Video: How superhydrophobic materials stay totally dry

Adding onions to a recipe can make a meal taste rich and savory, but cutting up the onion can be brutal.  Onions release a compound called lachrymatory factor (LF), which makes the eyes sting and water. Scientists know that a certain enzyme causes this irritating compound to form but precisely how it helps LF form in the onion remained an open question. Now, one group reports in ACS Chemical Biology that they have the answer.  

Video: How superhydrophobic materials stay totally dry

Raincoats, car windshields, waterproof phones: They all use a little chemistry to stay dry. Inspired by nature, chemists use extremely water-fearing, or superhydrophobic, coatings to repel water ...

Tue 8 Aug 17 from Phys.org

How superhydrophobic materials stay totally dry (video), Tue 8 Aug 17 from Eurekalert

The nitty-gritty behind how onions make you cry

Wed 2 Aug 17 from Phys.org

The Nitty-gritty Behind How Onions Make You Cry, Wed 2 Aug 17 from Laboratory Equipment

The nitty-gritty behind how onions make you cry, Wed 2 Aug 17 from ScienceDaily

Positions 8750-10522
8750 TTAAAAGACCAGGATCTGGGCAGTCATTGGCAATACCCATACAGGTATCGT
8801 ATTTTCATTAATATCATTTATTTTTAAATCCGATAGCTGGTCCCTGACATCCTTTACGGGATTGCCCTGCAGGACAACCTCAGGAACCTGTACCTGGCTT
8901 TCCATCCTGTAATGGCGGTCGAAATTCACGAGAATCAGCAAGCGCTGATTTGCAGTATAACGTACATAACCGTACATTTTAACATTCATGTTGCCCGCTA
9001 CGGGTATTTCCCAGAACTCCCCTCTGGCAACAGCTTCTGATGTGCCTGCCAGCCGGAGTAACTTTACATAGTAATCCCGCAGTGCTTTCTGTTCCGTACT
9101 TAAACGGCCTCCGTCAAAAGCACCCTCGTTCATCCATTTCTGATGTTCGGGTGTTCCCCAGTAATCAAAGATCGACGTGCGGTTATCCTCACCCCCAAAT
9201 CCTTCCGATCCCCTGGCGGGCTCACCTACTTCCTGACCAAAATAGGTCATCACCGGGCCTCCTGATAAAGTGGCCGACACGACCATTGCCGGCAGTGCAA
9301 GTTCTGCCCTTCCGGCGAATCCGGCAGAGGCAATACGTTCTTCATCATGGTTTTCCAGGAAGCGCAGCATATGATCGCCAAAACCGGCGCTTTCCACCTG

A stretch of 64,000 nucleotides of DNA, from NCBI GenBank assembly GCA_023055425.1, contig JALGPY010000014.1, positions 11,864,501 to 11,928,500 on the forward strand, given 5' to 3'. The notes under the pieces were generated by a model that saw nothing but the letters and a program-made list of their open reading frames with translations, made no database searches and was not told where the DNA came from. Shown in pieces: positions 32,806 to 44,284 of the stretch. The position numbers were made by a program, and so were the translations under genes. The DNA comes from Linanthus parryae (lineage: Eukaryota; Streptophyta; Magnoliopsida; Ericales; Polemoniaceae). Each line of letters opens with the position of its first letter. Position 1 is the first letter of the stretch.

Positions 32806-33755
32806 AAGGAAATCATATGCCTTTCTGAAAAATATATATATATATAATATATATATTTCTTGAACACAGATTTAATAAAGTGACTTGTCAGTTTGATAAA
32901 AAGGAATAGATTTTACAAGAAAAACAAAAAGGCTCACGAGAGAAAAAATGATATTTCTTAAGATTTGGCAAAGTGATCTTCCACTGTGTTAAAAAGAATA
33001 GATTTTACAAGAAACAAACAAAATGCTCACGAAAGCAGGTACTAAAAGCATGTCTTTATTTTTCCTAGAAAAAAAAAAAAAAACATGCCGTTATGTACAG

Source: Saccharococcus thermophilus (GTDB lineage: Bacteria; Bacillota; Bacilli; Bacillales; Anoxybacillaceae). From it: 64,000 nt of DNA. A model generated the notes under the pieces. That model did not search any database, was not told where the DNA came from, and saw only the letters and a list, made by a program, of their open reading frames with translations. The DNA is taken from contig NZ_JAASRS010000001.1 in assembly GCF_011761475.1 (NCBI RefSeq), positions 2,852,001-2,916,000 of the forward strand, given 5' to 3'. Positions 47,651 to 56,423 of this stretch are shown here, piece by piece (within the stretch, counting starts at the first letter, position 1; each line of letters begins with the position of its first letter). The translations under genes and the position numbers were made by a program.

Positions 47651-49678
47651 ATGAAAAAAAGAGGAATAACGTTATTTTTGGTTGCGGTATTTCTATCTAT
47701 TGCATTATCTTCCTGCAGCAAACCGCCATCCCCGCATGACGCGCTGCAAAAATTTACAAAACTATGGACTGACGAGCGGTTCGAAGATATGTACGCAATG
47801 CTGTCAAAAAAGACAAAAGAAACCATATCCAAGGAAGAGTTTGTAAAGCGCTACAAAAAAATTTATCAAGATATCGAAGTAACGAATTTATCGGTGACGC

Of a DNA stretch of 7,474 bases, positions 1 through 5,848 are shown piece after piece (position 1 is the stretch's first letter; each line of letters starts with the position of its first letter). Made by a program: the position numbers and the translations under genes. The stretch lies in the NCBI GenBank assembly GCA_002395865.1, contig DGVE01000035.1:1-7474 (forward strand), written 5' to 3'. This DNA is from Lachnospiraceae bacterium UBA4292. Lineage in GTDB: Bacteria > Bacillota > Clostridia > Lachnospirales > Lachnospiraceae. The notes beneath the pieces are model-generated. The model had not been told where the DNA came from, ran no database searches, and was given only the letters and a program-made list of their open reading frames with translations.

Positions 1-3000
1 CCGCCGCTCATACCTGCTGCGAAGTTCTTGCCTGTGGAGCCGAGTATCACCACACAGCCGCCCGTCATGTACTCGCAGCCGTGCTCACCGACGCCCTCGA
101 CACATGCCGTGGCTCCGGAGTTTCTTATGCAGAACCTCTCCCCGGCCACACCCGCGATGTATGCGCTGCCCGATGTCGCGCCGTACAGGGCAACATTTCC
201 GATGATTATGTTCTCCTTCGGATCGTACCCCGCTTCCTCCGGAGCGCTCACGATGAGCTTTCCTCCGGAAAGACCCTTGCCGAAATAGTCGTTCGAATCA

The nitty-gritty behind how onions make you cry, Wed 2 Aug 17 from Eurekalert

Lighting the way: Sensors show drug uptake

When designing and characterizing new drugs, a key aspect is making sure the drug actually goes where it is intended to. But current tests for drug uptake monitor the process under unrealistic ...

Wed 2 Aug 17 from Phys.org

Lighting the way: Sensors show drug uptake, Wed 2 Aug 17 from Eurekalert

Chemical reactions that cause onions to make us cry 

An enzyme in onions spurs the production of a tear inducing compound. Researchers weren't sure how this worked, but new research led by Case Western University has uncovered the mechanism. ...

Wed 2 Aug 17 from Daily Mail

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